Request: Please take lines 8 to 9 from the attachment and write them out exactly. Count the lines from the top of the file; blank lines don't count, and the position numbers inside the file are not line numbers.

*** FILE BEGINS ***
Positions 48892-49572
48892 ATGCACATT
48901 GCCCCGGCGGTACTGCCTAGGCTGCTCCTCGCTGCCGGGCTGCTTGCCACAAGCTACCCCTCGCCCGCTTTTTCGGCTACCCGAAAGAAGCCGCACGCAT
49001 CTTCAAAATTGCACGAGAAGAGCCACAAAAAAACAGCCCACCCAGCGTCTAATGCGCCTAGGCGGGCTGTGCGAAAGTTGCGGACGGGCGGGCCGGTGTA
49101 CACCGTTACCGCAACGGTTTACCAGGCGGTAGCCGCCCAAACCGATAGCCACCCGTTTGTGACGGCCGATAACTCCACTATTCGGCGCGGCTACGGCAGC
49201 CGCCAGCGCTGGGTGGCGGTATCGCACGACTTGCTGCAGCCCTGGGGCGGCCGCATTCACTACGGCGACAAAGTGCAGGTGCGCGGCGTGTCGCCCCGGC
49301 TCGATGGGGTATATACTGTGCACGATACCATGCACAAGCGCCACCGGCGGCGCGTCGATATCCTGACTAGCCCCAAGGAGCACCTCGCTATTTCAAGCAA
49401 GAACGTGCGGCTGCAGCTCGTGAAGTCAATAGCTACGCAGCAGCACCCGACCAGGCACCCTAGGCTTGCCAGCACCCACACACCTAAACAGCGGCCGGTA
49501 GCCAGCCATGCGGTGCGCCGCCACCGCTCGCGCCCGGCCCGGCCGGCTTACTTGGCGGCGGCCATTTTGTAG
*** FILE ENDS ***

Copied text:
49401 GAACGTGCGGCTGCAGCTCGTGAAGTCAATAGCTACGCAGCAGCACCCGACCAGGCACCCTAGGCTTGCCAGCACCCACACACCTAAACAGCGGCCGGTA
49501 GCCAGCCATGCGGTGCGCCGCCACCGCTCGCGCCCGGCCCGGCCGGCTTACTTGGCGGCGGCCATTTTGTAG